Perceptions of Educators in a Research Proposal

  • Length: 10 pages
  • Sources: 12
  • Subject: Teaching
  • Type: Research Proposal
  • Paper: #14677733

Excerpt from Research Proposal :

The study had two central purposes:

1. To identify reform-related practices in mathematics instruction that have increased, decreased, or not changed since the implementation of high-stakes testing, based on educators' perceptions.

2. To determine educators' perceptions of the effects of reform-related practices on improving student achievement since the implementation of high-stakes testing.

Research Questions

High-stakes testing in mathematics has redefined the way teachers instruct students who underperform or learn at different rates or in different ways. Many educators feel that testing has had positive effects on student achievement and has produced positive curriculum and instructional changes in mathematics (Phelps, 2005). Others believe that reform efforts have not gone far enough or have been detrimental to honest achievement, as they focus on objective tests rather than subjective analyses of conceptual learning (Phelps, 2005). The problems continue to be how to teach all types of students, including those who do not learn at the same rate as others, as well as determining which practices are most effective in teaching students of varying ability levels.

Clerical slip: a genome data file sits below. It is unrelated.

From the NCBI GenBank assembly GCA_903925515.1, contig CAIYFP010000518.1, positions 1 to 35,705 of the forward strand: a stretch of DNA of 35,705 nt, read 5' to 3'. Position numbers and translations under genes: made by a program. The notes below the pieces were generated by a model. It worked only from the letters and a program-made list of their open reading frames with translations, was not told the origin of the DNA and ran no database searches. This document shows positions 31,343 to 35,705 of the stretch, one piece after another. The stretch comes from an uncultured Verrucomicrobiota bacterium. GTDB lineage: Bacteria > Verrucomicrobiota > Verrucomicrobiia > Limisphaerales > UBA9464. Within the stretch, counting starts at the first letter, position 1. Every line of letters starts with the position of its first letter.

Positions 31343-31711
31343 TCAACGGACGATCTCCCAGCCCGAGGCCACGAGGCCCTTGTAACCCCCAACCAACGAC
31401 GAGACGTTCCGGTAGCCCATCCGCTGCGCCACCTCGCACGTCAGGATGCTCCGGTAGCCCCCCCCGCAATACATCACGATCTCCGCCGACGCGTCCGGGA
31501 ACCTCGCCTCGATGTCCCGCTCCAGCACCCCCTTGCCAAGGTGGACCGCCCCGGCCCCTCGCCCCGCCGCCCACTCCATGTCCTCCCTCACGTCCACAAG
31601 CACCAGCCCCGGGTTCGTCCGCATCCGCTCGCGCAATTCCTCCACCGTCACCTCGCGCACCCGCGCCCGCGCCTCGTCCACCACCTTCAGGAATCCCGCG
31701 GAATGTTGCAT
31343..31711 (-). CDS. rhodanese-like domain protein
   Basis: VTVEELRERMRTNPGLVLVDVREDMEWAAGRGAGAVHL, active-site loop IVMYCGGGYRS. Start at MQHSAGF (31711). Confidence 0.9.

This research also sought answers to the following questions:

1. Based on educators' perceptions, which reform-related practices in mathematics instruction have increased, decreased, or not changed in the study-site school district since the implementation of high-stakes testing?

2. Do educators' perceptions of these changes vary based on qualitative and quantitative variables in the experience and background of the educator?

3. Based on educators' perceptions, have these reform practices positively affected student achievement?

4. Do educators' perceptions of these changes vary based on the demographic characteristics of the particular school they are associated with?

5. Are educators' perceptions of the effectiveness of the Reform Act different for varying subgroups of student: those who are at risk of failing, are racial or ethnic minorities, or are receiving special education services?

6. Do educator's perceptions of these changes vary based on the demographic characteristics of the students?

8. How do the trends in mathematics test scores from 1998 through 2006 in Massachusetts compare with local and national trends during the same time period?

Significance of the Study